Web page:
Medicine to be used in addition to reduced-calorie diet and physical activity

The European Medicines Agency (EMA) has recommended granting a marketing authorisation for Mysimba (naltrexone / bupropion) for weight management of overweight or obese adults. The medicine is recommended for use in addition to a reduced-calorie diet and physical activity.

The medicine, which will only be available on prescription, provides a treatment option for adults with a body mass index (BMI) of 30 kg/m2 or greater (obese), or a BMI of 27 kg/mto <30 kg/m2 (overweight) in the presence of one or more complications related to their weight, such as type 2 diabetes, high cholesterol or high blood pressure.

Being overweight or obese is a major risk factor for a number of chronic diseases, including diabetes and cardiovascular disease. Currently, pharmacological therapies for weight management are limited.

Mysimba is a prolonged release tablet to be taken orally. It is a combination of two active substances (bupropion and naltrexone) already approved for use in the European Union (EU) in other indications. These active substances affect two key areas of the brain responsible for the control of food intake and energy expenditure, and for the reward pathways associated with eating food.

The effectiveness of Mysimba was assessed in four pivotal studies that included obese and overweight patients with and without weight-related conditions treated for one year. All patients enrolled in trials were required to change their lifestyle to incorporate a reduced-calorie diet and regular physical activity. Across these studies, more patients treated with Mysimba achieved clinically-relevant weight loss than patients treated with placebo.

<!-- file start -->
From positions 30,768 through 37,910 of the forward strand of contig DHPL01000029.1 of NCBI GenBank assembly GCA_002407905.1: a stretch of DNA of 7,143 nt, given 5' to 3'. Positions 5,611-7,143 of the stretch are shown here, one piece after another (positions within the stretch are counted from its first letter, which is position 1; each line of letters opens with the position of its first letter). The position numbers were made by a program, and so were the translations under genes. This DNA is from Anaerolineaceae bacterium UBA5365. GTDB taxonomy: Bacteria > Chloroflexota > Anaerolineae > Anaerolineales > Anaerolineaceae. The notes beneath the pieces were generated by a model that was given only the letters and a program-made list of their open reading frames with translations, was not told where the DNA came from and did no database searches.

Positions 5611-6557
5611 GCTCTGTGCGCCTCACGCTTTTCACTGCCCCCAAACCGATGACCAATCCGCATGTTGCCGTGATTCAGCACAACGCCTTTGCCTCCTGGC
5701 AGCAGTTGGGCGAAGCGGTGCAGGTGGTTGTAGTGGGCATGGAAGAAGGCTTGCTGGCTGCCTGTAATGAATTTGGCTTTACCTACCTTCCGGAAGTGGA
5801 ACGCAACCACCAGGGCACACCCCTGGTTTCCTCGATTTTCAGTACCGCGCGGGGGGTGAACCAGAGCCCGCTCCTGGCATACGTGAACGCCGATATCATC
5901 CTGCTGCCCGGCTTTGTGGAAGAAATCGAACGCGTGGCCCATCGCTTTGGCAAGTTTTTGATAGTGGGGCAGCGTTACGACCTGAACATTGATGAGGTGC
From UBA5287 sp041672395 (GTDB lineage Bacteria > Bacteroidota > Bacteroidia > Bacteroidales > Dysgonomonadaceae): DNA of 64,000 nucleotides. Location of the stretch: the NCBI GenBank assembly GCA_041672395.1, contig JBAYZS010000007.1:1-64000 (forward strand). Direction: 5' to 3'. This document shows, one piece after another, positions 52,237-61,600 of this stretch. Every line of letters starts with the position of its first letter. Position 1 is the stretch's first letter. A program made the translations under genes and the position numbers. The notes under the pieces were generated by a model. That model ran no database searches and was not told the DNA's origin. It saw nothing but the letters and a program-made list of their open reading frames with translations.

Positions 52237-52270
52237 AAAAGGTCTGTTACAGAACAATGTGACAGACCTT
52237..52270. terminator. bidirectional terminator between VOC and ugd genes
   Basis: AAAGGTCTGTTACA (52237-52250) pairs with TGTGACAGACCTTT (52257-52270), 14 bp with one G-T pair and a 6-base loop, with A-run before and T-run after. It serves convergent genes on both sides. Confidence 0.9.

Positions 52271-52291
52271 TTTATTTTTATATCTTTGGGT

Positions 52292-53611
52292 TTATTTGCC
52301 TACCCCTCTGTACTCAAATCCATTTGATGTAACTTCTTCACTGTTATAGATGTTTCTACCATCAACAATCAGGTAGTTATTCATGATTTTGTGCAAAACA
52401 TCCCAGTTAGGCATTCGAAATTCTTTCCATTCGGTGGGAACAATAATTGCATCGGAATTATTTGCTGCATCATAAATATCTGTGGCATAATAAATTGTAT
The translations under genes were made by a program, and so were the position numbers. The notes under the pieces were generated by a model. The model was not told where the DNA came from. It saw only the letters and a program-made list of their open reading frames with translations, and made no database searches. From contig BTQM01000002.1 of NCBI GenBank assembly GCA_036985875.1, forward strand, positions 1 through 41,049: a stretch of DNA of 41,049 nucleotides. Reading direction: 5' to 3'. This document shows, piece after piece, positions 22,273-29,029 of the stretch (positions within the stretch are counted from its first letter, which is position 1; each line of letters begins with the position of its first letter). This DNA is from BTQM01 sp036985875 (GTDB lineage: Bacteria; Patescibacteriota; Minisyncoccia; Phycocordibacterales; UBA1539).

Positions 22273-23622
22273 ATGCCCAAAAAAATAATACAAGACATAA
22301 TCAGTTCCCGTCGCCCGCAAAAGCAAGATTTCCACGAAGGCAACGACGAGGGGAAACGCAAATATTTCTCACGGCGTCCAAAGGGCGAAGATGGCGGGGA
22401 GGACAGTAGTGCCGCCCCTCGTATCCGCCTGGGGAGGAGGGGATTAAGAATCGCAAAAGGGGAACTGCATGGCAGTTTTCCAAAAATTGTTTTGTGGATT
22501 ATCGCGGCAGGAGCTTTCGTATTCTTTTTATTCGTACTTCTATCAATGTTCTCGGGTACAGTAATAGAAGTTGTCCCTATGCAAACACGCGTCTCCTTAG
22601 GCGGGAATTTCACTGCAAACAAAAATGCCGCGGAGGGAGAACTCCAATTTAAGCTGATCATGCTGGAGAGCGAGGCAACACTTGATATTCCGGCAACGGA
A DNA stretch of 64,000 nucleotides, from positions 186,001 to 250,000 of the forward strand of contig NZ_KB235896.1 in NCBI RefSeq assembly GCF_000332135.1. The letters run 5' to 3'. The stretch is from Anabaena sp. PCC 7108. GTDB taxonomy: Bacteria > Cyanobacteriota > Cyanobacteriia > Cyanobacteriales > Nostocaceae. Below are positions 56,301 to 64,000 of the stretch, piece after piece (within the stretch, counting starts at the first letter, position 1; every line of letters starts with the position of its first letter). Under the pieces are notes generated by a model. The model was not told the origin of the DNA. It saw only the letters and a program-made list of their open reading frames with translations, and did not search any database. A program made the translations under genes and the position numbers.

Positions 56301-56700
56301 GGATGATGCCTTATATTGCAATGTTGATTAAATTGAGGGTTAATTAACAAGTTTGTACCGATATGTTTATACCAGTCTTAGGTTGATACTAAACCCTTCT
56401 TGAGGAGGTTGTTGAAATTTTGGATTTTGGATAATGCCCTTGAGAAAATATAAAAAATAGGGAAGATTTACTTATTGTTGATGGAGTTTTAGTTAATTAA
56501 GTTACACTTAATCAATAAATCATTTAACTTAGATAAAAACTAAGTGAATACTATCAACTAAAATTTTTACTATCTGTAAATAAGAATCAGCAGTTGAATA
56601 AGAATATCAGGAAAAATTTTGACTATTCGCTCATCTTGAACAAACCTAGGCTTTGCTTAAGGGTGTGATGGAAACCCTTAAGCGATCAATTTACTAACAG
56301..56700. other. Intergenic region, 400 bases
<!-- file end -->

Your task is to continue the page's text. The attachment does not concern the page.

The main safety and tolerability concerns identified with Mysimba were related to central nervous system and gastrointestinal adverse events, and uncertainties with regard to cardiovascular outcomes in the longer term. Interim results from an ongoing cardiovascular outcome trial were reassuring in terms of risk of serious cardiovascular disease related to treatment with Mysimba. A second study is planned in order to continue monitoring longer-term cardiovascular safety with the medicine.

The CHMP recommended that patients started on Mysimba should be evaluated after 16 weeks. If a patient has not lost at least five per cent of their initial body weight by this time, treatment with Mysimba should be stopped. The product information for this medicine provides advice on the safe use of the product.

The opinion adopted by the CHMP at its December 2014 meeting is an intermediary step on Mysimba’s path to patient access. The CHMP opinion will now be sent to the European Commission for the adoption of a decision on an EU-wide marketing authorisation. Once a marketing authorisation has been granted, decisions about price and reimbursement will then take place at the level of each Member State considering the potential use of Mysimba in the context of the national health system of that country.


Posted on the EMA website on 19 December 2014